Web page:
Among the many values of the book are clear and straightforward explanations that may seem to be but academic warfare when, in fact, they are nuanced explanations of such matters as adaptation, kin-selection, punctuated equilibrium, and the continuing argument regarding whether it is useful to explain phylogeny in terms of social selection. The engaged and patient reader will come to see that while 'evolution' is not a pattern to be dismissed, neither is its complexity to be ignored.
The remaining two-thirds of the book tack into dangerous winds that lead the reader to exciting intellectual landscapes. Among these are viewpoints on such matters as obedience, morality, empathy, the language of metaphor as killers, the criminal justice system, and, of course, free will. The support for the various views expressed are invariably and necessarily summaries of the one-shot demonstrations, passing as experiments.
These demonstrations have in common little opportunity to measure repeatability as they describe unique happenings. Many show a lack of consideration of alternative conclusions whose possibility needs, but is not, tested by appropriate control studies. Some few are tied to neurology by correlational, not causal, measures of anatomical and physiological activation.
In an Epilogue, the author lists thirty take-away conclusions, some specific, some very general. The chief take-away refers to the complicated interactions among genes, the environment, now and past, and behavior. The author wisely offers a glossary of 66 abbreviations used; e.g., v1PFC us the ventrolateral prefrontal cortex while vmPFC is ventromedial PFC 54. Reading the informative and witty footnotes is worthwhile.
The term 'activation' is used throughout the book as the measure of neural correlates to behavior. A thoughtful reader will wonder how activation is measured, how reliable such measures are upon repeated testing, the meaning of variability, the choice of subjects, and the likely generality of the results. To ask the author to consider these matters for each of the demonstrations cited is to ask the author to write a book he did not write. Nonetheless, as we have instructive appendices on other technical subjects, the readers' ability to judge the author's speculations would be aided by an appendix on how neuroscience measures activation so as to know what activation means and represents.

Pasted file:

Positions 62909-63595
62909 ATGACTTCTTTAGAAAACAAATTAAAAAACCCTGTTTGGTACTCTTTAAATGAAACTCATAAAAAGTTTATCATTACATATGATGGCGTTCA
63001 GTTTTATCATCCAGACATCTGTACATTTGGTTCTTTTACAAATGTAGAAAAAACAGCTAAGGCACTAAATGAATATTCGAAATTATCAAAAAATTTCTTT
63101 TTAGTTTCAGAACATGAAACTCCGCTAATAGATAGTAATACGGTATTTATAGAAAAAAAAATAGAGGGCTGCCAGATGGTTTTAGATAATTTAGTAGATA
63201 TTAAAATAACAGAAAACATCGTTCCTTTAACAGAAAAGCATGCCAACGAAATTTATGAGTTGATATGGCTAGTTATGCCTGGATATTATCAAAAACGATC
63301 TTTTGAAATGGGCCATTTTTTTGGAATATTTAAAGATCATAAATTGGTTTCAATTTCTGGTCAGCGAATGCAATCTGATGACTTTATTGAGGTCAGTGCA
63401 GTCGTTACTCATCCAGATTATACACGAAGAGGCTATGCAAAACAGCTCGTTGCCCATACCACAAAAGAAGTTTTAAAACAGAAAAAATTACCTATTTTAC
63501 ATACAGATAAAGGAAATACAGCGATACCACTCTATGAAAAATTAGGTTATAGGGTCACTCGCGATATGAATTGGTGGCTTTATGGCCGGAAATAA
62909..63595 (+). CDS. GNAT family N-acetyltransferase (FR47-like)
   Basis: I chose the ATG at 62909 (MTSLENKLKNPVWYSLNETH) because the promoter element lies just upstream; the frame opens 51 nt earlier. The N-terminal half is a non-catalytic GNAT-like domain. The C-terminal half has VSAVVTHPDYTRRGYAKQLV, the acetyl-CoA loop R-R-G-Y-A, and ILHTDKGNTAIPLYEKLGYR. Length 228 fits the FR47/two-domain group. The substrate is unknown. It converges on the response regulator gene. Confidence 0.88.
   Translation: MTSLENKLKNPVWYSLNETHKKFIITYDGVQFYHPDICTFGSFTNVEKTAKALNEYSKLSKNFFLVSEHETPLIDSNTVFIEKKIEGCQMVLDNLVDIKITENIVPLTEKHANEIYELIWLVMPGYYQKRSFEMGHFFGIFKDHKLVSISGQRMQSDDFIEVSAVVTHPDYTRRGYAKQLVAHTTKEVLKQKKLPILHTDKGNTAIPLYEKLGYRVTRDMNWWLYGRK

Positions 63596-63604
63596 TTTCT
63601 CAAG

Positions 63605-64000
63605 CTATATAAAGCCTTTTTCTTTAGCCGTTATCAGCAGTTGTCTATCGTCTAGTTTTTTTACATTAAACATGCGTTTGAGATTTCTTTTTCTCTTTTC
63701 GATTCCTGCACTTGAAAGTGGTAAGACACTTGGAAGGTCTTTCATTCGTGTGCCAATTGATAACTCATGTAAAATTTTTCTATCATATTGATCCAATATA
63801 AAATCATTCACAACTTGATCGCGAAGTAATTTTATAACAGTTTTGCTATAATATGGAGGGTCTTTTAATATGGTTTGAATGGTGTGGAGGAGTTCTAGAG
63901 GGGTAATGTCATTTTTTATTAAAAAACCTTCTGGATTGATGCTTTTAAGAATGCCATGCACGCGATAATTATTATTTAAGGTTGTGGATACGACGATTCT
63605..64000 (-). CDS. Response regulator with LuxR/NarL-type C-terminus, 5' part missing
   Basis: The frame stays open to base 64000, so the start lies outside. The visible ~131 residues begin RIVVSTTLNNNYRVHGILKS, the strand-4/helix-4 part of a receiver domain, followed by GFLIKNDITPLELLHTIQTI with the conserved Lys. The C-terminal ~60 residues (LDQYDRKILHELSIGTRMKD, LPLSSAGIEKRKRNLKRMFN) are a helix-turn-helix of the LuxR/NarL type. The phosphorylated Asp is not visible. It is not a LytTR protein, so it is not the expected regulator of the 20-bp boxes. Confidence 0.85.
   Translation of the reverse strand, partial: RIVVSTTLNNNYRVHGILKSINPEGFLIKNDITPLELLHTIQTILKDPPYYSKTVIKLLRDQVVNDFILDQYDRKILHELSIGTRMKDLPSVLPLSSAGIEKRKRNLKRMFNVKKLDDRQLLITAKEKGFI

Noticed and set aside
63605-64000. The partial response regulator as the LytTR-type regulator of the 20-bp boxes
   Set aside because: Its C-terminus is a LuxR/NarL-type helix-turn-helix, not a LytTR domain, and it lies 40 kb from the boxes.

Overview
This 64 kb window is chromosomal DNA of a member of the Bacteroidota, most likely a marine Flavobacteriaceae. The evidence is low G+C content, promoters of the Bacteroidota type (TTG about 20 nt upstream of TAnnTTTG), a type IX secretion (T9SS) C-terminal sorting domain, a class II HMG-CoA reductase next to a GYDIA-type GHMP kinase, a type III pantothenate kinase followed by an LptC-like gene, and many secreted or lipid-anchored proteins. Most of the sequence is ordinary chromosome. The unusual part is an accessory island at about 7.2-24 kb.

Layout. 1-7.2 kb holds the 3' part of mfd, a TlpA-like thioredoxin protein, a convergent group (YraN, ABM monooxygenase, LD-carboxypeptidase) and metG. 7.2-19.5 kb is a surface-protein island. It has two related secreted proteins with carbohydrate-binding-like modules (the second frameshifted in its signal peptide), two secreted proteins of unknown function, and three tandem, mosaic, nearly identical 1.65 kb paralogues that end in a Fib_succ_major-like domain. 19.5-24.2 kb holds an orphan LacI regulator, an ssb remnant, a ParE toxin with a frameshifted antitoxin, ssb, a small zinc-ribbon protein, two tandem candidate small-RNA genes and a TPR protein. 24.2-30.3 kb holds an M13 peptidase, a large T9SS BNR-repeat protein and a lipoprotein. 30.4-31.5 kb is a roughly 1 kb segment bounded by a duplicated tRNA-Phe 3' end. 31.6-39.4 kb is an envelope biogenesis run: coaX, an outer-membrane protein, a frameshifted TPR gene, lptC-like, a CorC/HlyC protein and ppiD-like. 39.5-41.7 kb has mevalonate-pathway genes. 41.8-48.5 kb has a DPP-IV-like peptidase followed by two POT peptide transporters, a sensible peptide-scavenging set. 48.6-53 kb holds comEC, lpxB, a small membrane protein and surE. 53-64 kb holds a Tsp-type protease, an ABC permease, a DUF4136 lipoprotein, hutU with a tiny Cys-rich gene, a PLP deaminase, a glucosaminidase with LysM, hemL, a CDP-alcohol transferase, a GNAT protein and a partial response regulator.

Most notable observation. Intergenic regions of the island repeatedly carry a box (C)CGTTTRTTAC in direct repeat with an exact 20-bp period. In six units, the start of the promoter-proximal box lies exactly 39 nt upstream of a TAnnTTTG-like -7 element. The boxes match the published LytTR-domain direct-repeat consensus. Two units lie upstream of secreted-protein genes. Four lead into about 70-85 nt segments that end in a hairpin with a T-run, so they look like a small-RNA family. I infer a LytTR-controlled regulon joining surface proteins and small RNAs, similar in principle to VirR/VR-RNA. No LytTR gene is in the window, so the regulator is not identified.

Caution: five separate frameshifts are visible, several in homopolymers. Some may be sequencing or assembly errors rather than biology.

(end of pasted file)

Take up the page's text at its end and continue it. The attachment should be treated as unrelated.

We think that current technologies represent accurate measures of brain and behavior. Before definitive conclusions regarding society, justice, and life vs. death are made through these technologies, it would be wise to attend to their methodological epistemologies so as to understand their variability and reliability.
Attempts to relate brain anatomy to temperament, emotions, talents, and behavior are many, expressed, as by the ancient Greeks as the four humors, by contemporaries as tests of personality, and, not so long ago as history goes, by phrenology. When Walt Whitman, then a reporter for the Brooklyn Eagle, visited 'Professor' O. S. Fowler's 'Phrenological Cabinet', he traveled to lower Manhattan where customers could be informed of aspects of their personality by an examination of the shape of their skull.
The Cabinet was said to be the second most visited property in New York City, the number of visitors ranking right behind Mr. Barnum's Museum of Oddities. Perhaps Whitman was interested in knowing the degree of his degree of spirituality or amativeness. Phrenology got a bad rap over the last two century, perhaps because it became a vast commercial enterprise conducted at county fairs by the trained and untrained alike. In its earliest manifestations in the 1830s, it had a respectable empirical base. The validity of the measures—whether phrenology reliably measured temperament and behavior—was never assessed experimentally.
Knowledge of how the brain relates to behavior has experienced a fruitful two centuries since phrenology ruled, mostly because we now have measures of activation and images of changes within the brain. As foolish as phrenology may seem to the modern reader, its success still provides a warning. When one reads a sentence in Sapolsky's work such as " . . .among male rhesus monkeys a large prefrontal cortex goes hand in hand with social dominance." One suspects that 'Professor' Fowler, Walt Whitman, and maybe even Lamarck would think themselves rediscovered.
As author Sapolsky suggests, perhaps the book's subtitle should be "It's complicated."
Douglas Keith Candland (ΦBK, Pomona College, 1956) is the editor of Review of General Psychology and the Homer P.Rainey Professor of Psychology and Animal Behavior, Emeritus at Bucknell University. Bucknell University is home to the Mu of Pennsylvania chapter of Phi Beta Kappa.